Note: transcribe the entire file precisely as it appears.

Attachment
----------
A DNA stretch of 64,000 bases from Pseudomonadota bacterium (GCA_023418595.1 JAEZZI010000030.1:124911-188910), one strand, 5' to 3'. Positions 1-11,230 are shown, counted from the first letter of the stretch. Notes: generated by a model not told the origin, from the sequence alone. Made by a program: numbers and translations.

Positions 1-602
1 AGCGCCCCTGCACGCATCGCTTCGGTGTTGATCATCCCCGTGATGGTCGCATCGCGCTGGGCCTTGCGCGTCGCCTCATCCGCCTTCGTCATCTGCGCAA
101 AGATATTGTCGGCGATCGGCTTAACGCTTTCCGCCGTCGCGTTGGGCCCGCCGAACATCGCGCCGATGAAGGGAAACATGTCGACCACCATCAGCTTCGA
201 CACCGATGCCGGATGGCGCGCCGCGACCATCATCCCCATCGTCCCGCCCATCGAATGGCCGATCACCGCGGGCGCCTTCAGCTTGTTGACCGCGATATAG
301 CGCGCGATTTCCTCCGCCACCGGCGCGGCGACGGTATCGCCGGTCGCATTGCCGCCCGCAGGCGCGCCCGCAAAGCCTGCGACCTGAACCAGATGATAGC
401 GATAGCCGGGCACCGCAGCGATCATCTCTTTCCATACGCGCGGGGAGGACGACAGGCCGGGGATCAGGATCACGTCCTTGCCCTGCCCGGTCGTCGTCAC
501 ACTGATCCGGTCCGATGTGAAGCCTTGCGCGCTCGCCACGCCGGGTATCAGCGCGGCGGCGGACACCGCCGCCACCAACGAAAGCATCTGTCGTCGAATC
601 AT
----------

A DNA stretch of 64,000 bases from Pseudomonadota bacterium (GCA_023418595.1 JAEZZI010000030.1:124911-188910), one strand, 5' to 3'. Positions 1-11,230 are shown, counted from the first letter of the stretch. Notes: generated by a model not told the origin, from the sequence alone. Made by a program: numbers and translations.

Positions 1-602
1 AGCGCCCCTGCACGCATCGCTTCGGTGTTGATCATCCCCGTGATGGTCGCATCGCGCTGGGCCTTGCGCGTCGCCTCATCCGCCTTCGTCATCTGCGCAA
101 AGATATTGTCGGCGATCGGCTTAACGCTTTCCGCCGTCGCGTTGGGCCCGCCGAACATCGCGCCGATGAAGGGAAACATGTCGACCACCATCAGCTTCGA
201 CACCGATGCCGGATGGCGCGCCGCGACCATCATCCCCATCGTCCCGCCCATCGAATGGCCGATCACCGCGGGCGCCTTCAGCTTGTTGACCGCGATATAG
301 CGCGCGATTTCCTCCGCCACCGGCGCGGCGACGGTATCGCCGGTCGCATTGCCGCCCGCAGGCGCGCCCGCAAAGCCTGCGACCTGAACCAGATGATAGC
401 GATAGCCGGGCACCGCAGCGATCATCTCTTTCCATACGCGCGGGGAGGACGACAGGCCGGGGATCAGGATCACGTCCTTGCCCTGCCCGGTCGTCGTCAC
501 ACTGATCCGGTCCGATGTGAAGCCTTGCGCGCTCGCCACGCCGGGTATCAGCGCGGCGGCGGACACCGCCGCCACCAACGAAAGCATCTGTCGTCGAATC
601 AT